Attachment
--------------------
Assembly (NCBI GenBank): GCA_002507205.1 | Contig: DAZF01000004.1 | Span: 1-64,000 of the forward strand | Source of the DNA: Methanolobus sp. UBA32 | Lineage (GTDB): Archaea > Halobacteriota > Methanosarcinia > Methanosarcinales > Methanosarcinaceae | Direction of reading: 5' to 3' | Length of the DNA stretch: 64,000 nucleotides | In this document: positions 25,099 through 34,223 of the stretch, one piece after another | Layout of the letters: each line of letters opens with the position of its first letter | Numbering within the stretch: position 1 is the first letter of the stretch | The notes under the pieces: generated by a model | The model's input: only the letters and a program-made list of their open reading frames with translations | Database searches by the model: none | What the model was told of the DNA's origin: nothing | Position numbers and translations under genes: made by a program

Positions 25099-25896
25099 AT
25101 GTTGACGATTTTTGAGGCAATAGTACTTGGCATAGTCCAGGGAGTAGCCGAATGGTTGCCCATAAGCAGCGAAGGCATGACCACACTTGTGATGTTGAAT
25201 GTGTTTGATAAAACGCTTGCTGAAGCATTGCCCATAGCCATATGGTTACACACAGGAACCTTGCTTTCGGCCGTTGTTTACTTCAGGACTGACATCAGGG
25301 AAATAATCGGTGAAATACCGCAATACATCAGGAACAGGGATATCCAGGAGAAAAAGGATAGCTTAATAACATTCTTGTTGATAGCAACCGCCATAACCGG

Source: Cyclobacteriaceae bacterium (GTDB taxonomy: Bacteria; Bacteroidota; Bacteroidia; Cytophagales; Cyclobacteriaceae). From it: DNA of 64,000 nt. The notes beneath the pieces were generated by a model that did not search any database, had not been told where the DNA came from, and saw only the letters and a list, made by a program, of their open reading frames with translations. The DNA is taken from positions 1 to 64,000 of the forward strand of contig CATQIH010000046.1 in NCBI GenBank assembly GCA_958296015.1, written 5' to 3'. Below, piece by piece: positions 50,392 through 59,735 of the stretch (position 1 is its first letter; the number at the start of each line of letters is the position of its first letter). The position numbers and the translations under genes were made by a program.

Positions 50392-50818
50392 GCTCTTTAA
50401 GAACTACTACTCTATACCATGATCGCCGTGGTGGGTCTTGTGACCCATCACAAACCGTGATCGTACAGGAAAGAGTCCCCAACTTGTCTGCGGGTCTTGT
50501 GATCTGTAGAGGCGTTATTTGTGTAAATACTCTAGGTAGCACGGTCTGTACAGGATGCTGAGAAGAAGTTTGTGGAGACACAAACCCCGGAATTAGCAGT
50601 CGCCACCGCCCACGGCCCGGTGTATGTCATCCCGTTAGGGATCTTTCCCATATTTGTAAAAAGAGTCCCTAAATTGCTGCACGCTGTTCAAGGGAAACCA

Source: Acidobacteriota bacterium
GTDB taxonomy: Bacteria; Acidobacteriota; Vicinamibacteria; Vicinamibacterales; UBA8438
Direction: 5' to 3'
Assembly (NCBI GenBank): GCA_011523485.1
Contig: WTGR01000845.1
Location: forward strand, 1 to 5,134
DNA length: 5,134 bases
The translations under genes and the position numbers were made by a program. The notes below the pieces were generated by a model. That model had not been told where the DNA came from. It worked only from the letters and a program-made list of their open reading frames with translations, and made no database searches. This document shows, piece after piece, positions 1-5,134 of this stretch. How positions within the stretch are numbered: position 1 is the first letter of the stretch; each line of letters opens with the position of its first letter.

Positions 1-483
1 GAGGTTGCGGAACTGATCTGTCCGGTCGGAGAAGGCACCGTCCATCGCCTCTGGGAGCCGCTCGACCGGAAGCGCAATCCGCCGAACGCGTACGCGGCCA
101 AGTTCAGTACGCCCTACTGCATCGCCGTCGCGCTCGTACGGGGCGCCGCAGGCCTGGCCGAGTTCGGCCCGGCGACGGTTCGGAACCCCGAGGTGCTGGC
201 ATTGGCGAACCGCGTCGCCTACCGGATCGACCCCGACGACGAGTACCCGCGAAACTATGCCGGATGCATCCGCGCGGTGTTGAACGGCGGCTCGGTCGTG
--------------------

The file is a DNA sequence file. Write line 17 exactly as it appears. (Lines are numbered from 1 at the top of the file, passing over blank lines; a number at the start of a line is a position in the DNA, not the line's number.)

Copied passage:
Contig: WTGR01000845.1